/ Doug's Beer Republic /
Review: Coopers Stout
Posted: 7 October 2015
Coopers Stout is robust, hearty, fruit, chocolatey, and you
feel like you're drinking something that borders on the
artisanal. If you're lucky enough to see a Coopers Stout and
not asked to pay dearly for it, get it!
Avg price/liter: USD 7.74
ABV %: 6.3
It's always nice to re-visit
an old friend, particularly when the friend isn't all that
hard to look up and you don't have to spend a lot of
money to make it happen.
That's what Coopers is to me.
An old friend. I spent a year driving around Australia
throughout 2006 and drank my share of Coopers' ales.
Coopers' distinction, then as
now, is that it is the largest Australian-owned brewery.
There are are larger 'Australian' breweries, like Lion
owned by Japan) and Carlton & United (South African).
Coopers is the one that hasn't been bought out ... yet. In
2005, Lion Nathan attempted a takeover bid that was
Coopers was founded by Thomas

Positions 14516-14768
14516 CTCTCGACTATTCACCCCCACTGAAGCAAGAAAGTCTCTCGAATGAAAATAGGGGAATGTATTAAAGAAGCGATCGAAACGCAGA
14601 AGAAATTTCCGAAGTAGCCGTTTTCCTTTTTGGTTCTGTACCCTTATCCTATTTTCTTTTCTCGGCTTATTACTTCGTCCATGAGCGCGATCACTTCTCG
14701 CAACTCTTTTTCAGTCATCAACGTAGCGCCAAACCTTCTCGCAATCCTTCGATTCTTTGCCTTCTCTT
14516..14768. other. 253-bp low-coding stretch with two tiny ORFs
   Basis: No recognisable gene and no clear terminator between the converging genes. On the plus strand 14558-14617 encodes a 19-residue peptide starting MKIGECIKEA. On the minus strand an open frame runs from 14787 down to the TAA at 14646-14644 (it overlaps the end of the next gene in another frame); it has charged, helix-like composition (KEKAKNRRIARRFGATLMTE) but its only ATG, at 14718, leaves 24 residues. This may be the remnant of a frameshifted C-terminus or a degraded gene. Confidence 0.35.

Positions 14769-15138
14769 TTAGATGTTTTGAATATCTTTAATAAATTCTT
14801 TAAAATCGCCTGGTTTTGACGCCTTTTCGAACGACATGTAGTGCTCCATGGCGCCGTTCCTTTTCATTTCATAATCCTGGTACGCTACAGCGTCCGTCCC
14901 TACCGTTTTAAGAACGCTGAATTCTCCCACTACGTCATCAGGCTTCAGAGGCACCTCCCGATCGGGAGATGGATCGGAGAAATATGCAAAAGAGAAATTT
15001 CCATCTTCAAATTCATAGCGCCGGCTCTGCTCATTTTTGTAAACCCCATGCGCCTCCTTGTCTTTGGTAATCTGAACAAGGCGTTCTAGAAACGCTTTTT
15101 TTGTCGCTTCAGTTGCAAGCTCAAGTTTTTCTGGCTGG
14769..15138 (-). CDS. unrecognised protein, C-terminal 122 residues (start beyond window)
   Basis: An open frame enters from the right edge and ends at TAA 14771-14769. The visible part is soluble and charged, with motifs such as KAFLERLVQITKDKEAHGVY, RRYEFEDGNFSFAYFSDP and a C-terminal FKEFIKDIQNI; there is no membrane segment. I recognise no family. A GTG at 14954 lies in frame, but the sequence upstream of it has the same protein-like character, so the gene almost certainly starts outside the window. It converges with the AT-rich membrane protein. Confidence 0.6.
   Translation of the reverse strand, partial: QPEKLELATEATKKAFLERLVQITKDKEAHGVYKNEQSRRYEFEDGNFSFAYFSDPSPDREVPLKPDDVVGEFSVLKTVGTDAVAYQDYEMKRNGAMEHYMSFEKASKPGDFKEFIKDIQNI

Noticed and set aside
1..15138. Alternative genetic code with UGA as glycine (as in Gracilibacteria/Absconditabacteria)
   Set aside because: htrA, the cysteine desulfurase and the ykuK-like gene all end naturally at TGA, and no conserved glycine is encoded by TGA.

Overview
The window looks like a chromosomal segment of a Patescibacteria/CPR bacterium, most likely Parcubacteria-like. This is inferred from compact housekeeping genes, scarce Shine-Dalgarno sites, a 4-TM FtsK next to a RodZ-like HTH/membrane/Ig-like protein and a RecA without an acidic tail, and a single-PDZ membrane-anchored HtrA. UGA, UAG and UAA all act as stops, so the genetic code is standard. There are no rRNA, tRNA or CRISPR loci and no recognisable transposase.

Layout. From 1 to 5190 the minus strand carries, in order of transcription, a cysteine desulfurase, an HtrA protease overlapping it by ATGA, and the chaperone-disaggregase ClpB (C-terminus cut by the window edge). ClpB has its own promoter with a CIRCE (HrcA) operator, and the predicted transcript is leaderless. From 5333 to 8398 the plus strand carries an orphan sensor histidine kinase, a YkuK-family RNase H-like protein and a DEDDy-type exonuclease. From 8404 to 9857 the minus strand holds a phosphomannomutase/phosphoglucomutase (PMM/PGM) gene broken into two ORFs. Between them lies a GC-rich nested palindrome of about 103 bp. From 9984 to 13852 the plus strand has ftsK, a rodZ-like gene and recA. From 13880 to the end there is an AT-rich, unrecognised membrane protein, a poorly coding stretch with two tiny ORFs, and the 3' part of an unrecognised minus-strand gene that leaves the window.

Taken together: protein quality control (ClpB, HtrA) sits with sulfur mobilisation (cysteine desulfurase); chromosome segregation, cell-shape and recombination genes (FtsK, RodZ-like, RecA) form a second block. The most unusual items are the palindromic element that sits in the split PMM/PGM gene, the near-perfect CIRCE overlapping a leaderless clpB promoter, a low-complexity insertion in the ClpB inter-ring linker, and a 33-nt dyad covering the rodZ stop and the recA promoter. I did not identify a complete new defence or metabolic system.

Cooper in Adelaide, South Australia in 1862 and willed to his sons upon his death 35 years later. In 1923,
the company was incorporated and outside shareholders and
brewers took minor interests. It took another 70 years
before the Cooper family again became the sole owners of the
Coopers has a reputation,
mostly in Australia, as being the company which
manufacturers natural beers. Outside Australia, few
have ever heard of it. At the time I was in Australia,
Australian craft brewers were barely gaining a toehold in
the market. You'd have a hard time finding an Aussie
craft brew in a bottleshop. If anything, a better
known American microbrewery would have had more credibility.
As a result, I found myself being drawn to Coopers quite
The easiest way to think of
Coopers, at least in the Australian market, is like a better
than average craft brew at a better than average price, even
though, officially, Coopers doesn't qualify as a craft
For years, I wasn't fond of
stouts, probably because Guinness was the only stout around.
It took many more years for me to taste enough decent
tasting stouts, like Coopers, to realize that my only gripe
was in mainstream stout made with fillers.
Coopers Stout is robust,
hearty, fruit, chocolatey, and you feel like you're drinking
something that borders on the artisanal. It probably
isn't even close to artisanal and if I really chose to probe
deeper, I am afraid I'd be horrified at what I found out.
In exchange for the quality, you're not asked to cough up an
hour's minimum wage either.
If you're lucky enough to see
a Coopers Stout and not asked to pay dearly for it, get it!